Qualcomm suffers from smartphone decline
The slow demand for smartphones is having a negative impact on component manufacturers
The slow sales growth in smartphones has had a knock-on effect on component suppliers, with Qualcomm reporting in its latest quarter that earnings fell by 24%.
Only this week, Apple revealed its first quarter financial earnings and despite skyrocketing predictions, when dissected, all-in-all iPhone sales had only increased by 0.4%. In fact, Apple failed to meet it iPhone and iPad sales estimates.
The San Diego-based chip manufacturer, whose chips are used in smartphones, smart TVs, cars and gadgets, revealed chip shipments for the quarter are down by 10% in comparison to the same quarter last year, with 242m units shipped.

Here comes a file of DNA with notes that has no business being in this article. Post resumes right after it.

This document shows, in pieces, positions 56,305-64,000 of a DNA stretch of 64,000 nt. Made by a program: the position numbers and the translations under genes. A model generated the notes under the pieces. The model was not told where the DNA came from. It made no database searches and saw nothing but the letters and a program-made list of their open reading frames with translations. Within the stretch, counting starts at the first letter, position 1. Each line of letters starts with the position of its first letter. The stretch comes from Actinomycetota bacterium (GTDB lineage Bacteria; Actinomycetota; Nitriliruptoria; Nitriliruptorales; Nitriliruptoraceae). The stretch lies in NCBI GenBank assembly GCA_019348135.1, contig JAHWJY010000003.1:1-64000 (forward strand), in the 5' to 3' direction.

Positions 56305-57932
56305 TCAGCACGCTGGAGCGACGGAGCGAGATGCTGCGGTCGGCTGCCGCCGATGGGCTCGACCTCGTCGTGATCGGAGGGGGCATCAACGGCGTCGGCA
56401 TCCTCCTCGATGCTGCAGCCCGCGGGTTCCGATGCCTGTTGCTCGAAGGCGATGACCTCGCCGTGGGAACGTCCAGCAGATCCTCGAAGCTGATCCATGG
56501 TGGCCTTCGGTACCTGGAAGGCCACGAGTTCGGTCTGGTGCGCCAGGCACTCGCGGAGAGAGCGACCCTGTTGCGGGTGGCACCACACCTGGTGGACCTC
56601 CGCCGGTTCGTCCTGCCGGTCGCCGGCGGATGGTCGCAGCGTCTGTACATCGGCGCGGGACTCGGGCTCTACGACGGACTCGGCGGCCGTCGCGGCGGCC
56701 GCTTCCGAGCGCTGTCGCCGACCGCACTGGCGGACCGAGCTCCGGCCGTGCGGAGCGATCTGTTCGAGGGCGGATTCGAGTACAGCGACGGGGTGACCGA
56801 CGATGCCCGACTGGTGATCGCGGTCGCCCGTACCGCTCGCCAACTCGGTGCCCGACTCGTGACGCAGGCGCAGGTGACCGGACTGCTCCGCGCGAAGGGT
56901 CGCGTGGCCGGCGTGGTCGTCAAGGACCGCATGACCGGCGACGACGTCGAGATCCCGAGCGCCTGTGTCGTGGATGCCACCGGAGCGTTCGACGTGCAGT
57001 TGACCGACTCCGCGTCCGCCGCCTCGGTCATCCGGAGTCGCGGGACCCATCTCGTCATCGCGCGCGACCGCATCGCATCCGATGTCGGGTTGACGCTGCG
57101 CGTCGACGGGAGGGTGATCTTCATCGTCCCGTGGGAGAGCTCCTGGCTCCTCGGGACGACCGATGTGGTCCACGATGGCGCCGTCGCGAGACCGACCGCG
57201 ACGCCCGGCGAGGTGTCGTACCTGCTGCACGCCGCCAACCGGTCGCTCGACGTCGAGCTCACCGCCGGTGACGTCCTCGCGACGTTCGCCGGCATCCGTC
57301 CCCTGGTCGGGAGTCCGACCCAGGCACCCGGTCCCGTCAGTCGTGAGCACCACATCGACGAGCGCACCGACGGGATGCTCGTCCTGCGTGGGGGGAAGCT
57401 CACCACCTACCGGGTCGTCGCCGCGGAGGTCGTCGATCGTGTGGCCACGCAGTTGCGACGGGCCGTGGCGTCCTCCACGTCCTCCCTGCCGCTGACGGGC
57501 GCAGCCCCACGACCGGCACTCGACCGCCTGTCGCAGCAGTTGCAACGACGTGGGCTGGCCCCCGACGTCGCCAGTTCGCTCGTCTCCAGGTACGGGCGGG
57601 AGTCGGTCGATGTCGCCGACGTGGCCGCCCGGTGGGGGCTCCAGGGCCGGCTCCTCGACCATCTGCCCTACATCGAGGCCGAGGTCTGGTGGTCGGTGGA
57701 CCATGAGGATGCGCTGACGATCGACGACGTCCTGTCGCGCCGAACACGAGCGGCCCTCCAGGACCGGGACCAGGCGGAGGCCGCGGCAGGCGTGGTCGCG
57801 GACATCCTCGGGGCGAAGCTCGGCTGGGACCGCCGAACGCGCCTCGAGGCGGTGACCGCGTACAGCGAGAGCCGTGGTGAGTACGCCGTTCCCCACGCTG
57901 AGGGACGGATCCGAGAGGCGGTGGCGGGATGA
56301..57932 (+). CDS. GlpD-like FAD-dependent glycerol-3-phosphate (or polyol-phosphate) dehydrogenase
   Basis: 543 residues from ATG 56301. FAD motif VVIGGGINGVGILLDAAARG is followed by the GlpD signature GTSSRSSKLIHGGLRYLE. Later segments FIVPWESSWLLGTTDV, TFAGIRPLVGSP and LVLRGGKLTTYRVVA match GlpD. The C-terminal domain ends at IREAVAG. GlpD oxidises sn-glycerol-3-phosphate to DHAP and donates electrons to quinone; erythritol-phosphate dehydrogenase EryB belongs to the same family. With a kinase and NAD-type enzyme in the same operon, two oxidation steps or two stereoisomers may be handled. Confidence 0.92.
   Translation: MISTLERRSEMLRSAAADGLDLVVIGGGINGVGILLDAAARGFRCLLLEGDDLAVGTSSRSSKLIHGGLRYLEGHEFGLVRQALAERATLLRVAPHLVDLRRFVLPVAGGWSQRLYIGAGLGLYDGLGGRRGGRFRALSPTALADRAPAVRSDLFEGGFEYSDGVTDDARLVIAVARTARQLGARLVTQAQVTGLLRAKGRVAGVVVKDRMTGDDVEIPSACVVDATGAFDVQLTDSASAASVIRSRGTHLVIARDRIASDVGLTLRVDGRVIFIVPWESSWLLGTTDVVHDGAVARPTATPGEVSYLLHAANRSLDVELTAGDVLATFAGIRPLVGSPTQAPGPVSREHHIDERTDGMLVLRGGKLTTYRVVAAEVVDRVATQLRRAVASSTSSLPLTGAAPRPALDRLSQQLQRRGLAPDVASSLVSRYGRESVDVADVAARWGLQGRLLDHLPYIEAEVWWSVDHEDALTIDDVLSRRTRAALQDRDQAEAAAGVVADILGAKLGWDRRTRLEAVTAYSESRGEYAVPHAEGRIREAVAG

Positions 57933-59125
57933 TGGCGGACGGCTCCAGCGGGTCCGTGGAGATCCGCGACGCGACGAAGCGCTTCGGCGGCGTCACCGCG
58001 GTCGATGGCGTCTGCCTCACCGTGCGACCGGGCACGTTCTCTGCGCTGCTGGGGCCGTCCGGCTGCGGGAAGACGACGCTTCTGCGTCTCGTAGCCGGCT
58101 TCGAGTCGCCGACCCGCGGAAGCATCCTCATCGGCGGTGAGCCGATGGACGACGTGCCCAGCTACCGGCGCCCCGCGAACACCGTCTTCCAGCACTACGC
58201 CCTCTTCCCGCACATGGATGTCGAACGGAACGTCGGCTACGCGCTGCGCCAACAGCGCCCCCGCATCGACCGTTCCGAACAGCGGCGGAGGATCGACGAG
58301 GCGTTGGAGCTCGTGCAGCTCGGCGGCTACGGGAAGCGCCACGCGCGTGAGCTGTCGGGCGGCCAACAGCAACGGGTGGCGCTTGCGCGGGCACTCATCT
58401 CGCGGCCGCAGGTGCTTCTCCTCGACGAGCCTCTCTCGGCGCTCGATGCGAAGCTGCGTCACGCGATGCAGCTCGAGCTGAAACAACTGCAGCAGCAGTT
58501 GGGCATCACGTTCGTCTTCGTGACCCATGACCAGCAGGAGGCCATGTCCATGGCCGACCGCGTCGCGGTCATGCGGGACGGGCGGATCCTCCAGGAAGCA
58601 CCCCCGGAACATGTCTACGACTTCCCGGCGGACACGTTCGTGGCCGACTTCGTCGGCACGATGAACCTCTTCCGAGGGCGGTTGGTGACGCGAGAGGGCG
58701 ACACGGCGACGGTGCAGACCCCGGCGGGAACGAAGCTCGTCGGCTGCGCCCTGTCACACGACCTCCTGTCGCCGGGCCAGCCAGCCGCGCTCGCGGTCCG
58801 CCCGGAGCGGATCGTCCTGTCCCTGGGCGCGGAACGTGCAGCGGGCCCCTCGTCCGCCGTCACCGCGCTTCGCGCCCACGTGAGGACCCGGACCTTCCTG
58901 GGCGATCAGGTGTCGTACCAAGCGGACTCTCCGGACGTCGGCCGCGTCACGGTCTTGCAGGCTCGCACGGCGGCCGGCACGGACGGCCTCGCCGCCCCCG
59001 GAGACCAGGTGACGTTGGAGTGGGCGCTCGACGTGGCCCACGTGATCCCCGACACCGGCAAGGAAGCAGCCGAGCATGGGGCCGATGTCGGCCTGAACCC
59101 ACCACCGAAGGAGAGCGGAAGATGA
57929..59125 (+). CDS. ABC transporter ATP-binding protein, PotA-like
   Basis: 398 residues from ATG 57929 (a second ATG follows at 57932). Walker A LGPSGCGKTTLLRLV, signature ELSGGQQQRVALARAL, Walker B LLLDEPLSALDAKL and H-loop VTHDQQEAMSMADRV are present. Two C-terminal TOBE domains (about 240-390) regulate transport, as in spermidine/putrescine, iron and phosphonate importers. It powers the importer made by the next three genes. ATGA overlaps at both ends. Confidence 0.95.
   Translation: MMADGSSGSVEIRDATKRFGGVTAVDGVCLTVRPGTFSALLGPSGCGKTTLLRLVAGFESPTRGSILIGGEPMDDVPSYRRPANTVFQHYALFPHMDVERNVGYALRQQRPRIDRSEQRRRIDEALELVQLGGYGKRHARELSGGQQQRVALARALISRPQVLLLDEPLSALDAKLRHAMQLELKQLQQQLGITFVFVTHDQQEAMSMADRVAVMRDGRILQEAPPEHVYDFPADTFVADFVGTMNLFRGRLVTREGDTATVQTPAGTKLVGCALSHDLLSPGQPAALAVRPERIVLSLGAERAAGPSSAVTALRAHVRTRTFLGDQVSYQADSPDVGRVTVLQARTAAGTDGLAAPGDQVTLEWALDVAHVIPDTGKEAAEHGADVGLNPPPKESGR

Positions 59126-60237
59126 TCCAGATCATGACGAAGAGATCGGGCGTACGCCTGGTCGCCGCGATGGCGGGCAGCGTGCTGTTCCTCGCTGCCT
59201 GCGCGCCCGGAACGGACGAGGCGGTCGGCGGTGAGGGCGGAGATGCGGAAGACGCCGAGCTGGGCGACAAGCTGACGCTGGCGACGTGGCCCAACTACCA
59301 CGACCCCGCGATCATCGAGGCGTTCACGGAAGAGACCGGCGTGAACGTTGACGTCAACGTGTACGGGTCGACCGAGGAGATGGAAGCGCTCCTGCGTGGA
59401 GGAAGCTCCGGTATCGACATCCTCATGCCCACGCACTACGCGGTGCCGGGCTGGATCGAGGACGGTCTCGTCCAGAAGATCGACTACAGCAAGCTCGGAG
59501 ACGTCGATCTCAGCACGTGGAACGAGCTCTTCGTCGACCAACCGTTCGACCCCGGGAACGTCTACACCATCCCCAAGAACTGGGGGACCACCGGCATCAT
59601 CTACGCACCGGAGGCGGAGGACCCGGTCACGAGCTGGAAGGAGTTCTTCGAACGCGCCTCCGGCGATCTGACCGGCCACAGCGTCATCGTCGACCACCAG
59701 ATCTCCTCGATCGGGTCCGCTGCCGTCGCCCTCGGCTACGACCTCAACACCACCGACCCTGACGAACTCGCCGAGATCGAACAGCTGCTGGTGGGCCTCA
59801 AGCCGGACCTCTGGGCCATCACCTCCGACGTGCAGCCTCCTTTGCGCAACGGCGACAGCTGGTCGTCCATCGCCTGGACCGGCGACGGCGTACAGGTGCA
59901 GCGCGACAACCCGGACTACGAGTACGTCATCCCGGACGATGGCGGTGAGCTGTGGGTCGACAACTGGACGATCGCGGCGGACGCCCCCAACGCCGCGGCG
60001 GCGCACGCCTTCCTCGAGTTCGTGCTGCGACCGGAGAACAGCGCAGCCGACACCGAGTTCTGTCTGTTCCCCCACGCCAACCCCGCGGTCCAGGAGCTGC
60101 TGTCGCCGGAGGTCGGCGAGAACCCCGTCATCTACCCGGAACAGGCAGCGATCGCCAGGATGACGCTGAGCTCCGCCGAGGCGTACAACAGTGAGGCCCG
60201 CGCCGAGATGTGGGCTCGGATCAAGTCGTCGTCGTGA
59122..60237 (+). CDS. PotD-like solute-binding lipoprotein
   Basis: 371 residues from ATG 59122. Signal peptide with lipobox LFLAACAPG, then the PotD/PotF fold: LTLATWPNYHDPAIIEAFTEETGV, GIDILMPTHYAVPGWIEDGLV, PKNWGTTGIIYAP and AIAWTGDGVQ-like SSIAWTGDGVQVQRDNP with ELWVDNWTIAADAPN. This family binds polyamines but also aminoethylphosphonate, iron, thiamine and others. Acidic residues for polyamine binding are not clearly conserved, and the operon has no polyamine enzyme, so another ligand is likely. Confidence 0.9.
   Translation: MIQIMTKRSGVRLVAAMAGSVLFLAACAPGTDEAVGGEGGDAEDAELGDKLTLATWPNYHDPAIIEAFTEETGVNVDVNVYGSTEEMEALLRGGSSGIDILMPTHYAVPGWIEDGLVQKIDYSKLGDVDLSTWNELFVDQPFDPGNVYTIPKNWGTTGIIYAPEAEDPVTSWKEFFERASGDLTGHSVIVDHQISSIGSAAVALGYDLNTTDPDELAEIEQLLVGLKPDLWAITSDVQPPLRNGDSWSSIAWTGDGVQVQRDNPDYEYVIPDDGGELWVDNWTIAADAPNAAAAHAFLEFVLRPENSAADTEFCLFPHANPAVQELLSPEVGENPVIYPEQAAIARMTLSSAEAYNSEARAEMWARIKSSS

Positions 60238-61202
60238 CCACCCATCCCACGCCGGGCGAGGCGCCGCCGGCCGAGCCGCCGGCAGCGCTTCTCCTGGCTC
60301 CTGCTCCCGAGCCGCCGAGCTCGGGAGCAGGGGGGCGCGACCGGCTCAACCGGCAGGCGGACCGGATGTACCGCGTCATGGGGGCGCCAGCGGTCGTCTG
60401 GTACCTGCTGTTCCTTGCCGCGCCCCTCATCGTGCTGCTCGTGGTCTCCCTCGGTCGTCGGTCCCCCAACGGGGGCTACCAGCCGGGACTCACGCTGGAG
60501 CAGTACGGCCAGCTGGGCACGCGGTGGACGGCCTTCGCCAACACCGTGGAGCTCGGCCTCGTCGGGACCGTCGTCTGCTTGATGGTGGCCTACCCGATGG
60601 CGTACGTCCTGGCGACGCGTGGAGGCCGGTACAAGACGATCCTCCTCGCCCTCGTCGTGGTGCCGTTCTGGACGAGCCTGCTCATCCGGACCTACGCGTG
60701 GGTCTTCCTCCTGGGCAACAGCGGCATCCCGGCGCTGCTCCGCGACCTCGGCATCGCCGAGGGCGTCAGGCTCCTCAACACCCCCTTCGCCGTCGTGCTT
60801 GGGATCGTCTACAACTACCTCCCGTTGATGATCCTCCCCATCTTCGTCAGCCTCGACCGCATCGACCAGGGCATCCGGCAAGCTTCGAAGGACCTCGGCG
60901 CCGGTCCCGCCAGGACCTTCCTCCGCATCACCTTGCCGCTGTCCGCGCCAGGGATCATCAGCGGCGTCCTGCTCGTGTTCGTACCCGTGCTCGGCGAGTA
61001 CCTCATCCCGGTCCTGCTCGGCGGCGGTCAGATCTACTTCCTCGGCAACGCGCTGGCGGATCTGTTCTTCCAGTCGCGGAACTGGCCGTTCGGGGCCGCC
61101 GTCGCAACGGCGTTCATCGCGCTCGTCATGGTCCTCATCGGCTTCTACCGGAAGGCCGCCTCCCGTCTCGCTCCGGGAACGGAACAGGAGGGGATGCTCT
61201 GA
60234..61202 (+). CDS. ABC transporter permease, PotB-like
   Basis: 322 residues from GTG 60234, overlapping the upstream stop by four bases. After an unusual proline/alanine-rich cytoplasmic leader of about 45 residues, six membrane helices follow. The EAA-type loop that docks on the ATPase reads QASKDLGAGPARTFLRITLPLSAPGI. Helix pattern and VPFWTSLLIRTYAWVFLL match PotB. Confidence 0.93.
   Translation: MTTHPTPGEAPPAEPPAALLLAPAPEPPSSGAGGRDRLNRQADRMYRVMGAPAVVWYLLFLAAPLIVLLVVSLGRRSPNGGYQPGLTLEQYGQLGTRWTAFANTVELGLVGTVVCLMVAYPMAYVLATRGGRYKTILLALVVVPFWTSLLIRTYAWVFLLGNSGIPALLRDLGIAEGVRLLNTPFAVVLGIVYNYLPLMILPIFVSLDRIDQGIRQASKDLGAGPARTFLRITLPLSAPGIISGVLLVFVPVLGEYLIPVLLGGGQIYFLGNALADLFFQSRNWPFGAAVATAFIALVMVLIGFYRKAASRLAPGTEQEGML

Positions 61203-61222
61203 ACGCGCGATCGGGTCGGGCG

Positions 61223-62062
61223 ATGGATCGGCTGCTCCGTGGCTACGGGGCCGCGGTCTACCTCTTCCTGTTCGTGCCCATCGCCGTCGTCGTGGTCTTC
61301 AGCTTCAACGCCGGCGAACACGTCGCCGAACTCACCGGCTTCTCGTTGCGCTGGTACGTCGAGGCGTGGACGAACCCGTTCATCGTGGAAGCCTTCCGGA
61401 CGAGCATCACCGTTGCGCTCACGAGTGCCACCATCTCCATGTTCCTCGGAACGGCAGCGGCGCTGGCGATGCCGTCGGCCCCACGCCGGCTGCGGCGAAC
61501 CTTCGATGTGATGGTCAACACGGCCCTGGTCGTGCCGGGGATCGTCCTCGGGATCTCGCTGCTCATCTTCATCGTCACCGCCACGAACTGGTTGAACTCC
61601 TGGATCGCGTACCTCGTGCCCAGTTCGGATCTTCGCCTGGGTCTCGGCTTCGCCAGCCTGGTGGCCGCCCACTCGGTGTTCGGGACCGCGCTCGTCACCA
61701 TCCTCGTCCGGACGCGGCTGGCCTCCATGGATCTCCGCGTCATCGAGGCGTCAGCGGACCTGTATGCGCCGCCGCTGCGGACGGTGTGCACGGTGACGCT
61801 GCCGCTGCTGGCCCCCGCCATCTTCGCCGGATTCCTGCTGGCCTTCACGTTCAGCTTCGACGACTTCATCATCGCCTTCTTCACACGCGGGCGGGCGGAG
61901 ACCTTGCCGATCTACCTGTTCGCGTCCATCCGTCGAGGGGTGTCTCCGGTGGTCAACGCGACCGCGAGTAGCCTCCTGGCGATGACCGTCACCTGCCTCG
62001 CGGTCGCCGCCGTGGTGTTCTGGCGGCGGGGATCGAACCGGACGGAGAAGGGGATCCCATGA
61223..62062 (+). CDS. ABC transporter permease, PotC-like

Furthermore, for the second quarter forecasts report Qualcomm is expecting worse results than what analysts were predicting. Qualcomm's expects revenue between $4.9bn and $5.7bn, whereas analysts project revenue of $5.68bn.
Despite the downward spiral, Qualcomm foresees stronger results in the second half of the year, when it debuts its premium mobile chip, the Snapdragon 820.
Qualcomm's chief executive Steve Mollenkopf said: "Traction for our new Snapdragon 820 processor continues to be strong, and we expect improving trends in our chipset business in the second half of the fiscal year that ends in September."
For now, however, 2016 may be bleak for Qualcomm if sales on smartphones do not increase.